The use of digital therapeutics (DTx) received a tentative green light from Medicare when the Center for Medicare and Medicaid Services (CMS) included six new reimbursement codes in a new category of digital health services – Remote Therapeutic Monitoring (RTM) – in the Physician Fee Schedule (PFS) proposed rule for calendar year 2022, released July 13. The codes complement existing Remote Physiological Monitoring (RPM) codes CMS created in 2019.
Although there are some inconsistencies in the rule language, this RTM addition indicates that CMS recognizes the benefit of remote monitoring and using digital health tools to improve care delivery and outcomes and reduce costs.
The path to final adoption of the proposed codes, broader Medicare coverage of DTx, and acceptance by commercial payers is not certain, but this is a significant step forward to improve access to DTx. The regulatory-approval process for DTx also remains murky.
Despite these uncertainties, DTx companies and investors are clearly undeterred. The global digital therapeutics market is projected to grow from $3.4 billion in 2021 to $13.1 billion by 2026, according to a July Markets and Markets report. And health systems are partnering with DTx companies and developing their own DTx to provide better solutions for their patients.
Medicare, typically the bellwether of coverage decisions for all payers, cannot reimburse for digital therapy products just yet because currently there is no benefit category in Medicare for DTx and establishing one requires legislation. CPT codes in the PFS proposed rule would provide clinicians with reimbursement for time spent with patients setting up DTx and monitoring data. This is an important advancement, but Congress will have to create a new Medicare benefit category to establish payment for DTx products.
In the meantime, CMS can put DTx in the durable medical equipment benefit category and use a Trump-era interim final rule that automatically grants Medicare coverage for newly approved “breakthrough” medical technologies for four years. The Medicare Coverage of Innovative Technology (MCIT) rule will not be finalized until December 15. Bipartisan legislation in the House has been introduced that would establish the process for four-year approval for “breakthroughs” in law. Broader telehealth bills introduced in Congress also would expand Medicare coverage for DTx.
DTx coverage for seniors can expand more quickly through the Medicare Advantage program that has more flexibility than traditional Medicare to adopt innovative care models and where managed care plans are eager to do so when modalities demonstrate improved patient experience and outcomes.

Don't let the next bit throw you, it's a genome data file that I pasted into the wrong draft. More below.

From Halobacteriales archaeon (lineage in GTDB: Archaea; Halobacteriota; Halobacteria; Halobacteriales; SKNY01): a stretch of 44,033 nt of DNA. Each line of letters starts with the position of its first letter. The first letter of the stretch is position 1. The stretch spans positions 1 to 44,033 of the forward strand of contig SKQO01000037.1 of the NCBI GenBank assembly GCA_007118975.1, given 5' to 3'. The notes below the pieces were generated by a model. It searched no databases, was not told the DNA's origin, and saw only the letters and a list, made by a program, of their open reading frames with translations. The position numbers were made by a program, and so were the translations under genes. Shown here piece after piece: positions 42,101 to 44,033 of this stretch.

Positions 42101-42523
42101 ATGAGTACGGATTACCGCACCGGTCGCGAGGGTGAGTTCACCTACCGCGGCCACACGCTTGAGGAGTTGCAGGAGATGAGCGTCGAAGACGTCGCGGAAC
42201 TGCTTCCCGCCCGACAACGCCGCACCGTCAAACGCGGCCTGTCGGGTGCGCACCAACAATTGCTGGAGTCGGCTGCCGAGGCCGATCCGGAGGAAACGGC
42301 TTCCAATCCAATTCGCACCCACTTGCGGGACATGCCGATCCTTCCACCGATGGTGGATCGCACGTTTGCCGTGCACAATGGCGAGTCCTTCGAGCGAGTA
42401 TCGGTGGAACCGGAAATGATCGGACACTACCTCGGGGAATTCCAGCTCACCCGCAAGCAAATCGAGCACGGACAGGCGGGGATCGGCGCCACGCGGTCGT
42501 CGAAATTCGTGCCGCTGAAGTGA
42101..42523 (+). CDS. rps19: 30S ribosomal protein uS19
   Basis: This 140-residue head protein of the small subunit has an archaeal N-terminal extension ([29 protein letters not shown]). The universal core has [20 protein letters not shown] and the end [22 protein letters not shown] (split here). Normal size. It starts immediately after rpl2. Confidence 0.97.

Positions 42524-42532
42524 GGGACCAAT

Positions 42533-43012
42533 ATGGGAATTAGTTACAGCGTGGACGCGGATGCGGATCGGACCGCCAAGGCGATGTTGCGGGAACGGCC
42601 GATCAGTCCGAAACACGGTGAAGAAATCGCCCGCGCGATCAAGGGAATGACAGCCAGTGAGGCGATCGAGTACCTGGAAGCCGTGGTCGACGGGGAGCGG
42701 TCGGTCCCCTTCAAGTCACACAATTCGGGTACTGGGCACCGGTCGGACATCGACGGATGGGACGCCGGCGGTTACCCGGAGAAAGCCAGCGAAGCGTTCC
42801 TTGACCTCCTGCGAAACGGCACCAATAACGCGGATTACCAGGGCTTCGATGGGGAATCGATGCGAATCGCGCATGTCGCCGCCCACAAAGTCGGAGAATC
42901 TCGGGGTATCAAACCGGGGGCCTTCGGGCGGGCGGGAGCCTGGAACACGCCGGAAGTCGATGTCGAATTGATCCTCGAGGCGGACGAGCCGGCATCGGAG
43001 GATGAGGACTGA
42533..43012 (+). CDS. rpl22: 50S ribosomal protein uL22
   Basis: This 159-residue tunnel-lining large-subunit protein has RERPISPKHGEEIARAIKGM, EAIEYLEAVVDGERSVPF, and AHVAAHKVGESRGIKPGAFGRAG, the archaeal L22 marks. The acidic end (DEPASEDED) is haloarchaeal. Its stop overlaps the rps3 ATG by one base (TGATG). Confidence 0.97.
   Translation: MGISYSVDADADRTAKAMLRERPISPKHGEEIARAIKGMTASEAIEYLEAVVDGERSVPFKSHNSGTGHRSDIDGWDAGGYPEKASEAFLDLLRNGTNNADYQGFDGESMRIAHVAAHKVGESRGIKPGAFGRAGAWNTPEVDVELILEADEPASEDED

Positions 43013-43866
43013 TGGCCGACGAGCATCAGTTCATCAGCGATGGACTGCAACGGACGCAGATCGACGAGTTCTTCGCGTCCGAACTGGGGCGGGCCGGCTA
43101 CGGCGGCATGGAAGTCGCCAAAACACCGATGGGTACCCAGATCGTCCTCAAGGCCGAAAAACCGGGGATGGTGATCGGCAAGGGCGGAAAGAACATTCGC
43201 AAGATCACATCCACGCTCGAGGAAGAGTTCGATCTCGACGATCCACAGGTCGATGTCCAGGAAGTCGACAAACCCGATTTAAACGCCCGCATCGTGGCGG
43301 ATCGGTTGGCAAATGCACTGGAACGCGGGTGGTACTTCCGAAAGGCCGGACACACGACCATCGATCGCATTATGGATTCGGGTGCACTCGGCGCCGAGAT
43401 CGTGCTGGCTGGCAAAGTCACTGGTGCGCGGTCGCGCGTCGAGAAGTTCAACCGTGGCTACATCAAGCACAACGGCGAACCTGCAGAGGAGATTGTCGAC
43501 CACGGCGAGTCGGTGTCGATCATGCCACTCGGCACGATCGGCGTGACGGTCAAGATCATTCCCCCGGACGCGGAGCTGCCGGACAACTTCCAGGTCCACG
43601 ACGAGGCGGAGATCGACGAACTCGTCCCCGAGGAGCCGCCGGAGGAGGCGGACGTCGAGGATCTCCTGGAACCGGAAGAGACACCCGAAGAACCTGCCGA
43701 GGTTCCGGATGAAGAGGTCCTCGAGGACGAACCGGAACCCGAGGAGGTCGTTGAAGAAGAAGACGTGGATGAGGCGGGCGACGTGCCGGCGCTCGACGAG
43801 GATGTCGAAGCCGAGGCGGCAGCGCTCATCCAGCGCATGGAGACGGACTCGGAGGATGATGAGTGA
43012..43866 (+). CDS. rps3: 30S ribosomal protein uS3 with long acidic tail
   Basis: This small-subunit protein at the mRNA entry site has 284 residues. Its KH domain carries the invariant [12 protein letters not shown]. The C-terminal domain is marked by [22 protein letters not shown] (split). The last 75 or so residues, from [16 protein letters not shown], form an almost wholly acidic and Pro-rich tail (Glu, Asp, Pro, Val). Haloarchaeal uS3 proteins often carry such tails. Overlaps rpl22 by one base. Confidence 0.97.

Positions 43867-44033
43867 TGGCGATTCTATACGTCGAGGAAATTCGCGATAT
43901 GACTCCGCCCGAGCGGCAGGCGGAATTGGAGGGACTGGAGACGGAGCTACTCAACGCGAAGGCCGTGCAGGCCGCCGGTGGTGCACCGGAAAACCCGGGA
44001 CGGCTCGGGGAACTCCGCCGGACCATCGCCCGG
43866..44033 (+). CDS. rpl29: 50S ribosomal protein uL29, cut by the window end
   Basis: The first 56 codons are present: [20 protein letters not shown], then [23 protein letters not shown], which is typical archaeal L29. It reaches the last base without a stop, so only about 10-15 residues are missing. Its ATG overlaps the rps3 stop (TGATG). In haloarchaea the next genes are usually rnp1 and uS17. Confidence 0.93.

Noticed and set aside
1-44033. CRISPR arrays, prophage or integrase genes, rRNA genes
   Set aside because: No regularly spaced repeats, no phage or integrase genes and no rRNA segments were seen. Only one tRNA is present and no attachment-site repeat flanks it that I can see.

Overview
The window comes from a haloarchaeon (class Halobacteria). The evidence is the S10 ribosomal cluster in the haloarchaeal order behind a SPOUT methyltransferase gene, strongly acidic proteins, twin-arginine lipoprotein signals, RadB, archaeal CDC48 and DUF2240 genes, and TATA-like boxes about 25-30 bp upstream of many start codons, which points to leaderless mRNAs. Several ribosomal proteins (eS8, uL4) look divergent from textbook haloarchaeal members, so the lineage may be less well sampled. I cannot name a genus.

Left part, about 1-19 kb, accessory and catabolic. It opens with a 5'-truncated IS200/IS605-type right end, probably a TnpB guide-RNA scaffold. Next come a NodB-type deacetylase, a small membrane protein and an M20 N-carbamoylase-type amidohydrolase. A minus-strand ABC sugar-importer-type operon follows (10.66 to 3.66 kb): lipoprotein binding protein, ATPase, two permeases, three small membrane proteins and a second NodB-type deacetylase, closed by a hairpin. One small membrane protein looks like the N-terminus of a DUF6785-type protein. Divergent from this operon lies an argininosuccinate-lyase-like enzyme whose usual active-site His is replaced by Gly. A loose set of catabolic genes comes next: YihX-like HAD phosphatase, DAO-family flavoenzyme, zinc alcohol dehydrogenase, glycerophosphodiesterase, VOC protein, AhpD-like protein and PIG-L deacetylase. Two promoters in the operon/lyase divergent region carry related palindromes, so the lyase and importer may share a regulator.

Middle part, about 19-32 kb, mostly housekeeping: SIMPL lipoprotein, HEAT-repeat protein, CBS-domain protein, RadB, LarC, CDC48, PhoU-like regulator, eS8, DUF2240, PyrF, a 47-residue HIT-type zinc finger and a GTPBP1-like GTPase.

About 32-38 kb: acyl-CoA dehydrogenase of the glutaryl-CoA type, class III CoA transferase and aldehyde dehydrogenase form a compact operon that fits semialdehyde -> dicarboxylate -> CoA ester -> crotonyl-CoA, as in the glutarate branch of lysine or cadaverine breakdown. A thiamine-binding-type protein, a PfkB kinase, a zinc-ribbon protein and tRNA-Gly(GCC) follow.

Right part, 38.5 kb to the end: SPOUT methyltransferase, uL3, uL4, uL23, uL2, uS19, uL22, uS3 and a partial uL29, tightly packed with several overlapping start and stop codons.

State Medicaid programs have embraced DTx. States must get the OK from CMS to provide new benefit services to Medicaid beneficiaries so several states have developed transparent, evidence-based, burden-of-proof processes to satisfy CMS coverage-determination tests and secure approval for DTx.
Commercial insurers have been more receptive to covering DTx, especially in pay-for-performance arrangements, and many large self-insured employers shop for effective DTx to provide employees and their families with tools to better manage chronic conditions.
The optimal entry point for DTx coverage and reimbursement in the near term is likely pharmacy benefit managers, writes Nisarg Patel of Bessemer Venture Partners in a HealthAffairsblog. In 2019, ExpressScripts and CVS Caremark each announced digital formularies for DTx products that the companies fully vet for clinical effectiveness, usability, security and financial value. The formularies help their employers and health plans find DTx products that best fit their beneficiaries’ needs.
Finally, strong consumer demand will continue to propel expanded coverage. Consumer health apps are the most widely available and used digital tool right now. In a recent Morning Consult poll, 73% of U.S. adults said digital health tools are convenient, 60% said they are safe, and 56% said they are accurate. Ultimately, consumers will drive DTx to a prominent role in mainstream healthcare.